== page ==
Elwha River Restoration Research

A scientist stands on a tree stump on the bank of the Elwha River.
Monitoring sediment erosion during dam removal.

NPS photo


Elwha River Restoration is a National Park Service project that includes the removal of two large dams on the Elwha River, restoration of the Elwha watershed, its native anadromous fish, and the natural downstream transport of sediment and woody debris. Dam removal began September 19, 2011 and concluded in the summer of 2014.

The Elwha project, including dam removal, restoration efforts, and protection measures, is serving as a “living laboratory” for monitoring large-scale ecosystem recovery and investigating particular ecosystem processes and components.The project provides a rare opportunity for scientists to learn what happens when a dam is removed and salmon return to a wild, protected river. Among the researchers are fish and marine biologists, botonists, entomologists, geologists, ornithologists, and students.

Scientific monitoring and analysis for the project is led by the U.S. Geological Survey (USGS), in coordination with the Olympic National Park, Lower Elwha Klallam Tribe, the Bureau of Reclamation, Washington Department of Fish and Wildlife, U.S. Fish and Wildlife Service, the Environmental Protection Agency, the National Oceanic and Atmospheric Administration, and other local and state entities.

River Dam Removal – Rebirth of a River
This four-page USGS Fact Sheet describes the river restoration project and USGS science and monitoring.
Areas of Study
A scientist stands on a stump along a riverbank holding a piece of equipment.
A scientist measures sediment topography.

NPS photo

Elwha River
The Elwha River basin covers over 300 square miles (833 square kilometers), transporting freshwater and sediment from the Olympic Mountains to the Strait of Juan de Fuca. Prior to dam removal, most of the river's natural sediment flow was trapped in reservoirs behind the dams. As the dams came down, over 100 years of accumulated sediment was released downstream, causing elevated water turbidity, changes to the channel shape, and modifications to river habitats. Efforts to track the effects of dam removal on the river include monitoring and analyses of river water and sediment discharge, channel morphology, floodplain vegetation, and river geochemistry and nutrients.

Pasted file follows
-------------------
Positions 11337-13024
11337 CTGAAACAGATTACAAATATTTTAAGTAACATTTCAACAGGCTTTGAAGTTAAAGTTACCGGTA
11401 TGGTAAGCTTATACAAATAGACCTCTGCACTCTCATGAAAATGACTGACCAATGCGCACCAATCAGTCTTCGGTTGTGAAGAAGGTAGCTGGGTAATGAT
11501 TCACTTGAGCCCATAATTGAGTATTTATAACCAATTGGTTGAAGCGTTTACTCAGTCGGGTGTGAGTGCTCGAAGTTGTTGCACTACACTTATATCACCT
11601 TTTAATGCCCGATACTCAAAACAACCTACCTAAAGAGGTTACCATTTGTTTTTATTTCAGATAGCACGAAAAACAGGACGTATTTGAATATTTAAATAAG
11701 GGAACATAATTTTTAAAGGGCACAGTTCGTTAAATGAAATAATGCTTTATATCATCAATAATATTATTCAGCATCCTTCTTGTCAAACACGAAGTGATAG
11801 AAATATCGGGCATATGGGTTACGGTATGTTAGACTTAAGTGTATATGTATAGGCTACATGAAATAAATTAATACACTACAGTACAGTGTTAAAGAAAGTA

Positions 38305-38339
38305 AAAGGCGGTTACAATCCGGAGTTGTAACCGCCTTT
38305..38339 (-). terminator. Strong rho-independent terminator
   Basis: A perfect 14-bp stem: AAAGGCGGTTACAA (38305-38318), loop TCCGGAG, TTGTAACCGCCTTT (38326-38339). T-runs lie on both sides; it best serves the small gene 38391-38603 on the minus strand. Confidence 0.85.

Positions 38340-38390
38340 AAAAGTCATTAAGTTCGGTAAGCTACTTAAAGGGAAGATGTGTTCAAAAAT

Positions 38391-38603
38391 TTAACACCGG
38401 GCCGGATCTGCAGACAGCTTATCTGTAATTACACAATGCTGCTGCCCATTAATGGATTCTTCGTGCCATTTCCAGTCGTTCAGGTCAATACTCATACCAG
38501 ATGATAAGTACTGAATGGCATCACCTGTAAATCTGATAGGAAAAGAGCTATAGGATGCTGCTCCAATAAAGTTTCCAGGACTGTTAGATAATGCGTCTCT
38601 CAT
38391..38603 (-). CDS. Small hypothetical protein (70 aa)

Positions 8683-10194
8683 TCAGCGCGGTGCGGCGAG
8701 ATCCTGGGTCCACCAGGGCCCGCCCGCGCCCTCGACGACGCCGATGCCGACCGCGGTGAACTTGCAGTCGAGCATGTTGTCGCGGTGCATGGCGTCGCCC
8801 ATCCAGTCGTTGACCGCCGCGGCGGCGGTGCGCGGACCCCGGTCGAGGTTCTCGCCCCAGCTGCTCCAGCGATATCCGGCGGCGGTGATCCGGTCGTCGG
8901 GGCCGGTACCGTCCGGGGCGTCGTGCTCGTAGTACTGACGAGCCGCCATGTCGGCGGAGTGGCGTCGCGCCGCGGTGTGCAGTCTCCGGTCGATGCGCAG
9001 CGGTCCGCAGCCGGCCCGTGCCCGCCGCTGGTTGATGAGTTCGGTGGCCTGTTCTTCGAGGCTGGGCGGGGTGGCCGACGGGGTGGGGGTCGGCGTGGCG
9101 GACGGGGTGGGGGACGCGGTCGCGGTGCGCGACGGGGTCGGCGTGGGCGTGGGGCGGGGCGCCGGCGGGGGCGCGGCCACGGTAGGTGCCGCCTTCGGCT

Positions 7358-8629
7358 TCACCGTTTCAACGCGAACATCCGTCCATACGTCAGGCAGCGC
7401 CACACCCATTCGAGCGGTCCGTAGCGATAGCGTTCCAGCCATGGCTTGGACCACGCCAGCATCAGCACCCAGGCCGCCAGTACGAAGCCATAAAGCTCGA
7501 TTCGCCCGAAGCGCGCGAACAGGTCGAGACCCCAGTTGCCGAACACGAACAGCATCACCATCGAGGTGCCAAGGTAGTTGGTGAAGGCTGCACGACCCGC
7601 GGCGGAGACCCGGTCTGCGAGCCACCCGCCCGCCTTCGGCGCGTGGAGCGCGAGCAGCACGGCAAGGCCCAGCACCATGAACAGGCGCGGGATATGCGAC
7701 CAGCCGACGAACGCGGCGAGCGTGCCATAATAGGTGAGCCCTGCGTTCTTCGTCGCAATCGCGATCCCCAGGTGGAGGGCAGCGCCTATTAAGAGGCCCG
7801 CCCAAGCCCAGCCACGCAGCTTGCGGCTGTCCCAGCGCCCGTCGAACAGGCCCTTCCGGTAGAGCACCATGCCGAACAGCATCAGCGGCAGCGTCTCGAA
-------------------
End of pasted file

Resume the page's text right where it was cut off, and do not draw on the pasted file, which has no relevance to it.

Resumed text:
Learn more about ongoing river studies at the USGS website.

Salmon with a radio tag on its dorsal fin.
Radio tagging is one method scientists are using to monitor salmon distribution in the Elwha River.

NPS Photo/R. McKenna

The Elwha River was once one of the most productive salmon streams in the Pacific Northwest, home to all five species of Pacific salmon, as well as at least eleven other fish species.When the Elwha and Glines Canyon dams were constructed on the river in the early 1900s, salmon migration into Olympic National Park was blocked and their habitat was reduced to five miles (8 km) of river downstream of Elwha Dam.

Removal of the dams has restored access to over 70 miles of mainstem and tributary habitat. Using research methods such as snorkel surveys, radio telemetry and sonar imagery, biologist are monitoring how salmon are recolonizing the river.

A river otter eating a fish.
Salmon is an important food resource for many riverine animals, including river otters.

Photo by Ken & Mary Campbell (c)

Other Wildlife
Throughout their life cycle, salmon nourish over 130 species of insects, birds, fish, and mammals. Despite a general appreciation that salmon are key to sustaining many species of wildlife in the riverine environment, few studies have described the effects of salmon on wildlife diversity, abundance, or distribution patterns. This is largely because there have been so few opportunities for large scale experimentation and long-term studies.

Removal of the dams on Elwha River offers an opportunity to investigate these salmon-wildlife interactions. Prior to dam removal, the USGS, National Park Service, and Lower Elwha Klallam Tribe conducted baseline studies of wildlife distribution and species diversity patterns. These studies are providing a comparative baseline to evaluate the long-term effects of dam removal and watershed restoration on wildlife resources in the Elwha River ecosystem.

Learn more about wildlife research.

View of the Elwha River estuary.
Elwha River estuary.

NPS photo

Elwha River Estuary
The Elwha River estuary is the primary location where freshwater from the Elwha River mixes with the coastal waters of the Strait of Juan de Fuca. This habitat provides an important refuge for juvenile salmon and other wildlife. Studies of the estuary have are carried out in collaboration with the Lower Elwha Klallam Tribe, which owns and manages most of the estuarine complex. These studies include investigations of the estuary's hydrology, sedimentation, ecology, and vegetation.

Learn more about Elwha River estuary research on the USGS website.

Aerial view of the mouth of the Elwha River.
Sediment flows into the Strait of Juan de Fuca.

Photo by Tom Roorda (c)

Coastal Habitat
Damming of the Elwha River dramatically altered sediment flow to the coast. This reduction of sediment transport coincided with rapid erosion of the shoreline of the Elwha River delta. Removal of the dams has resulted in the release of millions of cubic yards of sand and silt to the nearshore waters of the Strait of Juan de Fuca. To better assess the restorative impacts of these renewed supplies of sediment on coastal ecosystems and habitats, the USGS is conducting inventories using scuba surveys and sonar technologies.

Learn more about coastal research on the USGS website.

Last updated: August 9, 2016

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